In the traditional PC world, Microsoft's business model has been simple: Sell a license to the operating system for one-time flat fee, possibly sell a copy of Office, and that was the end of the revenue stream for the company.
However, the realities of the mobile world turned this business model right on its head. In one corner, we have Apple , which makes billions by selling the software ecosystem in an attractive hardware solution. In addition to this high-margin up-front device purchase, Apple gets an attractive cut of the revenues generated from application sales. Google , on the other hand, offers its Android operating system for free (and it's open source, too, meaning device vendors can customize it at will) and makes its profit from application sales as well as ad revenue generated from immersing consumers in its numerous services (such as Google Maps, GMail, and so on).
Microsoft has some very difficult decisions to make, particularly in trying to find its identity in this mobile world, but the acquisition of Nokia's gives investors a glimpse into the choices that will drive the company's longer-term strategy.
Does Microsoft play Google, or does it play Apple?
As far as the traditional PC space goes, Microsoft's business model and market share are likely to remain safe, although there's no telling when/if the underlying secular picture for PCs will bottom in the near future. In the mobile devices space, however, it's an entirely different picture. Windows 8 tablets based on Intel's Atom Z2760 have managed to gain mid-single digit market share, although the less functional Windows RT based devices (such as Microsoft's own Surface RT, and a number of devices from partners such as ASUS and Lenovo) have failed to gain material traction . While significantly better Windows 8 designs based on Intel's upcoming "Bay Trail" chips, as well as much-improved Windows RT designs from Microsoft, Nokia, and perhaps a few others are coming, it is unclear whether Microsoft and its partners can take material share in tablets.
In smartphones, while Samsung, HTC, and Huawei have made lukewarm attempts to sell devices based on Microsoft's Windows Phone 8, only Nokia has really stood out as a viable champion of the platform, capturing 81% of all Windows Phone devices sold in the most recent quarter. However, despite being the "best" Windows Phone vendor, it still failed to sell enough smartphones to stop the bottom-line bleeding from its handset division.
So, Microsoft really had two choices here. They can either depend on financially frail Nokia to essentially lead the entirety of Microsoft's smartphone push, or simply consume the handset assets of the only vendor seeing meaningful sales of Windows Phone powered devices and keep the revenue and profit from each device sold for itself in true Apple fashion. With Microsoft's strong brand and financial wherewithal to undertake the growing pains of driving a steep ramp of a devices business, it apparently decided to unburden Nokia from its loss-generating handset division and try to make it work. In short, it seems that Microsoft is going to try to be like Apple.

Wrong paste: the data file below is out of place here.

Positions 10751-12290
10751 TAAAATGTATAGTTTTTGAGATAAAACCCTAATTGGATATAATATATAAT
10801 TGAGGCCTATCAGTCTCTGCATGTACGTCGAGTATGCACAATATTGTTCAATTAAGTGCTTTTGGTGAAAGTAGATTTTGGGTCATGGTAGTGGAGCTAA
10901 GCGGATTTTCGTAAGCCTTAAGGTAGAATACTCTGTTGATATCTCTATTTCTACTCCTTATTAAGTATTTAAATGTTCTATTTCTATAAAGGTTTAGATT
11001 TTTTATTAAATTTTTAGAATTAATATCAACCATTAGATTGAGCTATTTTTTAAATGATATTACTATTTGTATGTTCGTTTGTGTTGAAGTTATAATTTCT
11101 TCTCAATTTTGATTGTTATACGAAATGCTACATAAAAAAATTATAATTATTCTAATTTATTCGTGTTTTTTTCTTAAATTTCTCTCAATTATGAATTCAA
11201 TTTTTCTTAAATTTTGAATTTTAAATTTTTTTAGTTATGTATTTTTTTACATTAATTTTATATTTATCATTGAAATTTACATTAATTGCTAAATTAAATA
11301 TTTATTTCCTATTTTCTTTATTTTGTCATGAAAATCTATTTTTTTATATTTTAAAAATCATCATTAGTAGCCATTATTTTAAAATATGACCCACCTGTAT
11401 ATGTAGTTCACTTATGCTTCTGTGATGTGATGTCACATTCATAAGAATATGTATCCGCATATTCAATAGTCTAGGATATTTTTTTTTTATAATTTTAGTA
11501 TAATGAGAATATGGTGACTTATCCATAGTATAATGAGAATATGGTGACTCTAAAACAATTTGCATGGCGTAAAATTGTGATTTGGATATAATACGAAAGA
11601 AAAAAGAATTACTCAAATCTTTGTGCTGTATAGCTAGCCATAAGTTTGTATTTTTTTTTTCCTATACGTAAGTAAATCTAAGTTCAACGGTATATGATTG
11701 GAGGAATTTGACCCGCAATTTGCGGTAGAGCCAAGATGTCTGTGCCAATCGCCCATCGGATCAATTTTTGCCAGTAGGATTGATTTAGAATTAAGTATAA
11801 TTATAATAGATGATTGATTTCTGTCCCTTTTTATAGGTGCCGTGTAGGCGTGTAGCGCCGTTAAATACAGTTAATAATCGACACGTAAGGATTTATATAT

Can it work?
From a long-term perspective, Microsoft's push to become a fully integrated device vendor is an interesting one. On one hand, Microsoft's entire PC franchise has been built through strong partnerships with OEM partners, but on the other hand, in a world with "free" Android, it will be difficult to compete in the more price sensitive markets. My view is that as far as smartphones go, Microsoft will simply go at it alone with the Nokia assets backed by the financial might of the company. Only time will tell whether Microsoft will gain meaningful share in the smartphone space, but if it can do it, then the upside for investors could be enormous as Microsoft would not only earn the device margin, but a cut from all of the application sales, as well as a continued push of its various services such as Bing.
But what of Nokia? Well, with an extra $7.2 billion in hand, complete ownership of the Nokia Solutions and Networks (formerly the Nokia-Siemens Network), and no more handset division to drag down profitability, I think Nokia becomes a lot more interesting, particularly since during 2012, NSN generated over $1 billion in operating income. I expect that Nokia shareholders will see the dividend reinstated sooner rather than later, fueled by steady, profitable growth on the back of the secular mobile broadband growth wave.
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The article Digging Into Microsoft's Acquisition Of Nokia's Handset Business originally appeared on Fool.com.
Ashraf Eassa owns shares of Intel. The Motley Fool recommends Apple, Google, and Intel. The Motley Fool owns shares of Apple, Google, Intel, and Microsoft. Try any of our Foolish newsletter services free for 30 days. We Fools may not all hold the same opinions, but we all believe that considering a diverse range of insights makes us better investors. The Motley Fool has a disclosure policy.
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